The summit of southern African leaders that ended Tuesday in Malawi produced an unprecedented task force to address the unrest that has rocked Zimbabwe for the last year and a half. Leaders of the Southern African Development Community, or SADC, acknowledged for the first time that they are concerned about the way Zimbabwe's crisis is affecting their own nations.
The SADC leaders say they are worried that the economic effects of the turmoil in Zimbabwe could spill over into their neighboring countries, at a time when many of their economies are already struggling.
After the summit, South African President Thabo Mbeki told reporters if the situation in Zimbabwe gets any worse, it will inevitably affect the rest of the region. "There is no such thing as a Zimbabwe that can be isolated from the rest of Southern Africa," Mr. Mbeki said. "If Zimbabwe collapses, it will have a very, very bad negative effect on the rest of the region, and therefore the region wants to do whatever it can to assist, to make sure we don't get that kind of worsening."
SADC leaders have decided to form a task force aimed at resolving Zimbabwe's political and economic problems before they get worse. President Mbeki says representatives of member nations will visit Zimbabwe and talk to all of the parties involved. "The committee should interact with the people in Zimbabwe," Mr. Mbeki said. "We would like to talk to everybody: the commercial farmers union, the business people, the war veterans, opposition parties and so on."
The move marks a major departure for both SADC and Zimbabwe. In the past, SADC has declined to intervene in the domestic affairs of its member states. Zimbabwean President Robert Mugabe has rejected any attempts by other nations to intervene, but this is the second time in recent weeks he has appeared to soften that stance. He has already agreed to allow Nigeria to host a meeting of Commonwealth nations next month aimed at brokering a solution to his land crisis. And now he has agreed to let SADC nations try to find a solution to his political troubles.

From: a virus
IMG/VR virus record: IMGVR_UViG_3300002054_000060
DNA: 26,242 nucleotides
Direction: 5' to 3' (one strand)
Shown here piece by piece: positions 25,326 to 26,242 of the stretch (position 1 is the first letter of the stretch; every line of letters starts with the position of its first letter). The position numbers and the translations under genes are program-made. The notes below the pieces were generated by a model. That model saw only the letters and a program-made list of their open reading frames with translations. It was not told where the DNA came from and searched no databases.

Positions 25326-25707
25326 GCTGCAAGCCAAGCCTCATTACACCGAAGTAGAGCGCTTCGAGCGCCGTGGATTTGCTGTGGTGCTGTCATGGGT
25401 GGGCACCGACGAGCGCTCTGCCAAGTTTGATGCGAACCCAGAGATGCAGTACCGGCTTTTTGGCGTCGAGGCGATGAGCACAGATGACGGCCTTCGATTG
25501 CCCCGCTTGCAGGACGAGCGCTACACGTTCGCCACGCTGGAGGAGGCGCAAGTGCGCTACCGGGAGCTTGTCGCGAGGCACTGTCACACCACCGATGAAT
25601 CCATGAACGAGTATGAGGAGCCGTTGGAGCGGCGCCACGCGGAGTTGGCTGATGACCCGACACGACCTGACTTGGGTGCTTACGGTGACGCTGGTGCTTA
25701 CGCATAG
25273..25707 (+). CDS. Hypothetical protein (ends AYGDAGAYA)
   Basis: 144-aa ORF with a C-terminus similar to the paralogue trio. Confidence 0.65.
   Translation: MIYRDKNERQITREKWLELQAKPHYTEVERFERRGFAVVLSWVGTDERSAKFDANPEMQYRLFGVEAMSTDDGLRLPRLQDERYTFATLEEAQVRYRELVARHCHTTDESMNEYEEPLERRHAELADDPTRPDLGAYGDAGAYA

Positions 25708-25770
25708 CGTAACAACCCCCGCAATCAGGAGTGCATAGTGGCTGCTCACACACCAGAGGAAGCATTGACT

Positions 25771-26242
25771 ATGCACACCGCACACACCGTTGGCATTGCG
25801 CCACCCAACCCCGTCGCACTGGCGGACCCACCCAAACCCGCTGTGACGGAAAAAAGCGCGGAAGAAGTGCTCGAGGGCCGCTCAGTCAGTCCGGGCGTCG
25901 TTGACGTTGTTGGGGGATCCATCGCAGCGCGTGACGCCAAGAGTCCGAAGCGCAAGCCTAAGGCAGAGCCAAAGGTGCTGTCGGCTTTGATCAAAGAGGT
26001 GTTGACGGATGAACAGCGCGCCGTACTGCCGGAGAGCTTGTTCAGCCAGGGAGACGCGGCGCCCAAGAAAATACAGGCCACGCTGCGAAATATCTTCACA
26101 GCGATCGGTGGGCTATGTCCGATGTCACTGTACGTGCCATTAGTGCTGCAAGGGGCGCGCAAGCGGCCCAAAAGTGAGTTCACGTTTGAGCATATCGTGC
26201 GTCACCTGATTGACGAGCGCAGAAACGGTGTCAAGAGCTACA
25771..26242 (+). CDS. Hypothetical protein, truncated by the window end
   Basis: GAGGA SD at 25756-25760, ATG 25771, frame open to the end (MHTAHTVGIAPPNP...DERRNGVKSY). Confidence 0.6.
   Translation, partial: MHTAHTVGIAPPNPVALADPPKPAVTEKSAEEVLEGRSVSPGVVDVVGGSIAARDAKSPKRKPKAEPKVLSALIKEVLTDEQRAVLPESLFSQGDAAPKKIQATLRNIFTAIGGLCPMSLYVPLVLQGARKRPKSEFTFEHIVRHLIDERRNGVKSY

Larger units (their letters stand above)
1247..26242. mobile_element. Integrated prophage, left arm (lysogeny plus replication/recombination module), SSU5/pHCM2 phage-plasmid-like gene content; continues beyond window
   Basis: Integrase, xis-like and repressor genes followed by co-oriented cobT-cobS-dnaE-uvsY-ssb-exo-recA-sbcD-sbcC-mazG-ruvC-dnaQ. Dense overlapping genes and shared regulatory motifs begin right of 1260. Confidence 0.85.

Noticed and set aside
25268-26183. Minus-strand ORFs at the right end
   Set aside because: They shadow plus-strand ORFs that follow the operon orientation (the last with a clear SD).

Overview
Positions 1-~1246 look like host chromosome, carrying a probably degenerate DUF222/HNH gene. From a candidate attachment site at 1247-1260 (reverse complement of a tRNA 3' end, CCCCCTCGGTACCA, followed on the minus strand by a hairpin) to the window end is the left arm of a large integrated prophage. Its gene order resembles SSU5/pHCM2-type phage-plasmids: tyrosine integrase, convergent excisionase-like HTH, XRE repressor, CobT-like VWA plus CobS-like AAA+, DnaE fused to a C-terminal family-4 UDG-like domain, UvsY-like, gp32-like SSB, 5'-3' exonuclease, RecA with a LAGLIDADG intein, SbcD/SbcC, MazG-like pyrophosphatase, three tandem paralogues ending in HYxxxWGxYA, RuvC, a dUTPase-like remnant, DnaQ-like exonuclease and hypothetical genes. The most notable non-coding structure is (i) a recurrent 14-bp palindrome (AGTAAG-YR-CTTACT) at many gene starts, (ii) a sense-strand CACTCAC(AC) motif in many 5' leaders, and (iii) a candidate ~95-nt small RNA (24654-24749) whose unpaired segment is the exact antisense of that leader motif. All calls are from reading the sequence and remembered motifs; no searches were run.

Analysts say Mr. Mugabe's neighbors appear to have exerted some pressure on him in order to get him to agree to the plan. Peter Vale a professor of international relations at the University of Cape Town says, "What this does, I think, is that it suggests that Mugabe recognizes that he has problems - if he hadn't recognized it before, they have brought him to this realization and that he has permitted people to come in and try and mediate a way out of the crisis," Mr. Vale said. "It's an extremely important issue because the states of the region have never... this kind of behavior, this sort of tolerance, this sort of outside intervention, to use an old phrase, has never happened before. And I think that's the importance of this issue."
Mr. Vale says the timing of the summit may have had something to do with Mr. Mugabe's willingness to allow the task force into the country. It came after more than a week of unrest in the northern Zimbabwean town of Chinhoyi. Militant supporters of the ruling party have looted and pillaged hundreds of farms, chasing both farmers and farm workers off the land.
Mr. Vale also says, after more than a year and a half of general instability, Mr. Mugabe's neighbors have probably lost patience. "I don't think it was to Mr. Mugabe's comfort that the Malawi summit happened at exactly the same time as the events in Chinhoyi," Mr. Vale points out. "So he obviously had to face the day to day situation as he was talking to his colleagues, so he couldn't duck and dive anymore. So I think that's one reason. The second thing is, as Mbeki said, the reverberations around of Zimbabwe the region now are absolutely real. They're affecting everyone now."
It is not clear how soon the task force will begin its work in Zimbabwe. President Mbeki says SADC representatives will start meeting within a week to plan their strategy.